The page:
2012 Dodge Journey Review
2012 Dodge Journey SXT AWD
3.6L V6, 283 hp, 260 lb-ft, all-wheel drive, 6-speed auto, cloth seats, 16/24 mpg
The 2012 Dodge Journey SXT starts at $22,995. Selecting AWD upgrades the price to $26,395. The only option on this car is the $995 Flexible Seating Group package, and add in the $995 destination charge to bring the total price to $28,385. The seating package gives the Journey separate rear climate controls and third row seating. Nothing changes for 2013, save for slight price bumps. For example, the cost of the the Flexible Seating Group option has increased to $1,150. The bare bones American Value Package comes in right around $20k, while the AWD R/T model is over $30k.
The Journey was updated back in 2011, but it still looks a lot like a minivan. When you get behind the wheel, it seems like you are driving something much bigger. The way it soaked up bumps made it feel more like a large car, but its two-ton-plus curb weight became evident almost immediately. While it is a good highway cruiser, it is not as nimble as some other crossovers.
Chrysler’s Pentastar V6 rarely disappoints, and it turned in a solid performance here. Power delivery was smooth and it never felt like it was working too hard. The estimated 16 city MPG was accurate, but we could only achieve 21.5 over an entire tank on the highway. There is also a 2.4L inline-4 available, but you only gain a couple MPGs while losing over 100 hp, seems like a no-brainer. Additionally, all-wheel drive is only available with the V6.
Leather comes standard starting with the Crew model, but these cloth buckets were acceptable. They felt very American, almost like a big cushy recliner. Heated front seats are available, but they were not present here.
One thing that came in handy was all the interior storage available. There was a deep center console, a couple cubbies in the dash, as well as second row storage bins in the floor. Chrysler’s familiar steering wheel controls were also present, but the buttons were a bit stiff. They required a hard press, but even then, cruise control would not always engage on the first try.
Despite the recent update, interior controls still felt like they were lacking some refinement. The previous years must have been terrible since this generation seems to be getting so much praise. Everything worked just fine, but the controls felt a little clunky. The small touchscreen display did not offer much real estate, and it became a bit awkward and slow having to constantly switch between audio and climate controls. Chrysler offers their larger 8.4-inch touchscreen that includes nav which seems like a better choice; this 4.3-inch screen is trying to do too much.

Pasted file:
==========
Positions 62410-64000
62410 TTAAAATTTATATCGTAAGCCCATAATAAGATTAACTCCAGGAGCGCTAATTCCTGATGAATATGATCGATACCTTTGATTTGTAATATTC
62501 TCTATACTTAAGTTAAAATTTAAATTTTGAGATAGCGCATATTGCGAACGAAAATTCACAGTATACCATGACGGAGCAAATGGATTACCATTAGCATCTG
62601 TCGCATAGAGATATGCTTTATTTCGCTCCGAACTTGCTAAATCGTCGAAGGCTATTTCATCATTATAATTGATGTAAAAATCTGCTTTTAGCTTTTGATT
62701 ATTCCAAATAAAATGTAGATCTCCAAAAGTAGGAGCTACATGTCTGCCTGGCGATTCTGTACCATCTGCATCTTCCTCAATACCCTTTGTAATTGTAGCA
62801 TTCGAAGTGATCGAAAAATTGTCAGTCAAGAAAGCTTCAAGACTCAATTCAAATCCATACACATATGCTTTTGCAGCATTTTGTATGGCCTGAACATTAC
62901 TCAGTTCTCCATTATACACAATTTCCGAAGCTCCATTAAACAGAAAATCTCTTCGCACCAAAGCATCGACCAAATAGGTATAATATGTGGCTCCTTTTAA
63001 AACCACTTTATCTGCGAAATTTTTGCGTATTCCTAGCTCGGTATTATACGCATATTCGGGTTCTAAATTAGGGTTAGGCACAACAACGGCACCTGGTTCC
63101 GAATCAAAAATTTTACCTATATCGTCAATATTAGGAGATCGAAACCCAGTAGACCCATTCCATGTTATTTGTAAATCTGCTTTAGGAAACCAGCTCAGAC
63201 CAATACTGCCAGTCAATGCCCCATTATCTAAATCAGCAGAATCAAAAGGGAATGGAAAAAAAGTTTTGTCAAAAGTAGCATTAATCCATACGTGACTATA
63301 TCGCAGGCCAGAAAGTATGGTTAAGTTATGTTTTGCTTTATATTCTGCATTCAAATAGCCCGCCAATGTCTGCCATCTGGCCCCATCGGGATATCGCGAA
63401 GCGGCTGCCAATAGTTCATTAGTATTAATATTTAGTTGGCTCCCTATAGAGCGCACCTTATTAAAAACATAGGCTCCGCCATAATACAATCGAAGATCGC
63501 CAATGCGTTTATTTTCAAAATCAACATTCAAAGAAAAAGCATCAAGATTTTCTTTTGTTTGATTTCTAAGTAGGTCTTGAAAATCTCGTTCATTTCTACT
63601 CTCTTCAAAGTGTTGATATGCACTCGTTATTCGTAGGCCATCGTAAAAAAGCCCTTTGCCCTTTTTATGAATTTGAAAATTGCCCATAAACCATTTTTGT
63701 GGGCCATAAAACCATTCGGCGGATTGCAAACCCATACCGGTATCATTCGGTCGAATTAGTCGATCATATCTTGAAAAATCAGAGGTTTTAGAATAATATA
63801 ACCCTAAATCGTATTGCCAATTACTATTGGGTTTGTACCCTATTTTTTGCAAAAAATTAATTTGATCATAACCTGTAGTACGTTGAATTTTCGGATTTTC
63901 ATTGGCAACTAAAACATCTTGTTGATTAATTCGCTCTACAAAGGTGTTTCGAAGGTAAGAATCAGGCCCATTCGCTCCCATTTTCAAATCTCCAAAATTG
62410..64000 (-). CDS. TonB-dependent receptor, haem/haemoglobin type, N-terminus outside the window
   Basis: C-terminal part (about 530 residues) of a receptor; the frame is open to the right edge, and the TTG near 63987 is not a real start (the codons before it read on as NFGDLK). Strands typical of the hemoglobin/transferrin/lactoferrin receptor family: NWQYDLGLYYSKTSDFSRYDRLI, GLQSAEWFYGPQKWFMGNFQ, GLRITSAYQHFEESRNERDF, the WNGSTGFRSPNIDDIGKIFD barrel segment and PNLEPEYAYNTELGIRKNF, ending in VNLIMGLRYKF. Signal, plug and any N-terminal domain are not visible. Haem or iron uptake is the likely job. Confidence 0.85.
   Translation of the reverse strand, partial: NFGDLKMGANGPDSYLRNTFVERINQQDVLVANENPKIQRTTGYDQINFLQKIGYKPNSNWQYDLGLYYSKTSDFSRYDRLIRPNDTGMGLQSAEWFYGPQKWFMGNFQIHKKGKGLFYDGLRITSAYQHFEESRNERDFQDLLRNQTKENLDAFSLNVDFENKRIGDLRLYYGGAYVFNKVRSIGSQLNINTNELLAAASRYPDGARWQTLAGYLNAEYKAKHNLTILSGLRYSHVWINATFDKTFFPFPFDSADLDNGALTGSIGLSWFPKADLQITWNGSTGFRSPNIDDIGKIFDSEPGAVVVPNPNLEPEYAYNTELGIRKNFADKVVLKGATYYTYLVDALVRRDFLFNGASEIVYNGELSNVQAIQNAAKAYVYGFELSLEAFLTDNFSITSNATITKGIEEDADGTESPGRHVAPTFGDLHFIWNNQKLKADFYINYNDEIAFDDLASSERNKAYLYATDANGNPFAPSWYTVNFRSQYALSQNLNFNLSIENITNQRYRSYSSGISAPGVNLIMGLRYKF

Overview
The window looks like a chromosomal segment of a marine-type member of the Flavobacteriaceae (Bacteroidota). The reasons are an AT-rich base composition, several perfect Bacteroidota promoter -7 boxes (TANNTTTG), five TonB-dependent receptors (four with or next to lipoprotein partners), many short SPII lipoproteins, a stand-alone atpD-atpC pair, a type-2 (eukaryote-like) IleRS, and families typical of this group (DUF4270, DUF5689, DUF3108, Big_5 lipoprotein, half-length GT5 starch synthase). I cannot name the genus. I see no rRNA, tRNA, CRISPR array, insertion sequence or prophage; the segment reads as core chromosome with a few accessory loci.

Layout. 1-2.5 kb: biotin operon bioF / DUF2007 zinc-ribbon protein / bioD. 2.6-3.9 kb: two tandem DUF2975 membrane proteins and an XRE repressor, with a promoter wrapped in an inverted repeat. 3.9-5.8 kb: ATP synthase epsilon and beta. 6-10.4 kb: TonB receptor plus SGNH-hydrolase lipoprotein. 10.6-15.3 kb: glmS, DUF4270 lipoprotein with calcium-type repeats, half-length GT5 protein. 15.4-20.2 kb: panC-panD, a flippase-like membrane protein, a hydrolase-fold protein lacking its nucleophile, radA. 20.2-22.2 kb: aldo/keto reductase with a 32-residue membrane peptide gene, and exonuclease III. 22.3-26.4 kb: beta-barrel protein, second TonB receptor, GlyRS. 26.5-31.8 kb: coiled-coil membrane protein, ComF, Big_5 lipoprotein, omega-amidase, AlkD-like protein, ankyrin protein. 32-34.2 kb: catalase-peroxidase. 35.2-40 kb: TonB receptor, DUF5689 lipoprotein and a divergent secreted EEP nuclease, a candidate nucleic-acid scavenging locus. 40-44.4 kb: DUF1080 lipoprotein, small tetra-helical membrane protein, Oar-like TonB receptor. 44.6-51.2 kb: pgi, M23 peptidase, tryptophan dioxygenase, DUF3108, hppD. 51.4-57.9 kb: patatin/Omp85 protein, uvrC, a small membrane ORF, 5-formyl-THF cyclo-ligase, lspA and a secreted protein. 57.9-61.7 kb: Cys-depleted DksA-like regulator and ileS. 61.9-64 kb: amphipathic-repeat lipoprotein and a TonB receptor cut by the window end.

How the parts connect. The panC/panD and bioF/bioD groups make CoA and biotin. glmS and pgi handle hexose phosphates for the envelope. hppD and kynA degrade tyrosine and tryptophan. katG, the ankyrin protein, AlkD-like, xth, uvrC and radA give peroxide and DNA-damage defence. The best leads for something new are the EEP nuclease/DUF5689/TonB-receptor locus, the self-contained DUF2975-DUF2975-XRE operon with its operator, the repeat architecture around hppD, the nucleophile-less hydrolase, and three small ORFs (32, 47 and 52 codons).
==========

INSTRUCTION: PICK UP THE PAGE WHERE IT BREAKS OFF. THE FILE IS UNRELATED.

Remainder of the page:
Dual zone climate control is standard, but the three-zone option provides rear controls and vents on the ceiling. Second row seats recline and fold flat, but with a few different levers involved, it took a couple attempts to pull the correct one. When all the seats were up, rear visibility was limited from all the headrests, but that is tough to avoid in three-row vehicles.
Versatile cargo space is very nice, and the 67.6 cubic feet comes in handy when hauling larger items. There was another compartment in the floor behind the third row to stash even more stuff. The Journey offers plenty of places to lose things if you tend to forget where you put them.
Dodge calls their smart key system Keyless Enter-N-Go, and you never have to take the key out of your pocket. You can lock and unlock doors by touching exterior handles, and it has push-button start. The only issue is that the key is very large and now has nowhere to go, so you are driving around with this bulky key in your pocket or taking up valuable cupholder space. Fortunately there is plenty of storage here (hopefully you do not lose it), but other cars may not be so lucky.
Dodge’s website dodge.com/journey
Tags: Crossover, Dodge, Dodge Journey, Journey, Review, SUV